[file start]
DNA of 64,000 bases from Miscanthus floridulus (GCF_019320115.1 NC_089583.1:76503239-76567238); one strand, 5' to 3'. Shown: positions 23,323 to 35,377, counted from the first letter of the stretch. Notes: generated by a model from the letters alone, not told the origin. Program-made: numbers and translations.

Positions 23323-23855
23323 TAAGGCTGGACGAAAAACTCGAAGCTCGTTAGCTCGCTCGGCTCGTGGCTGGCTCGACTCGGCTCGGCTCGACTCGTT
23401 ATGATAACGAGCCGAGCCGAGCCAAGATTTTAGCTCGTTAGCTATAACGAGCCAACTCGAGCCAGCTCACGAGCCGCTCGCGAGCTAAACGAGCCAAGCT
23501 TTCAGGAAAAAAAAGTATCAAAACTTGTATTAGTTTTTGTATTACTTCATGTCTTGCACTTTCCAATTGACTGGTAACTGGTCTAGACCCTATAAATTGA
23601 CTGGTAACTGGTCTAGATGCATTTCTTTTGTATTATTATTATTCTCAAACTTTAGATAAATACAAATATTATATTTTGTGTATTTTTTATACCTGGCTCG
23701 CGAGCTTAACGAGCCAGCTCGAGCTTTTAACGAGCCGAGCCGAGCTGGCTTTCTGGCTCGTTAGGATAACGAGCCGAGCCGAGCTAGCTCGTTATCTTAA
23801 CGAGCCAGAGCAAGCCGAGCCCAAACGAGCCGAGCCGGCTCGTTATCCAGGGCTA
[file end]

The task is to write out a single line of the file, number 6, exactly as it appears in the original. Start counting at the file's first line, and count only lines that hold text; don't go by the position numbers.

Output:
23601 CTGGTAACTGGTCTAGATGCATTTCTTTTGTATTATTATTATTCTCAAACTTTAGATAAATACAAATATTATATTTTGTGTATTTTTTATACCTGGCTCG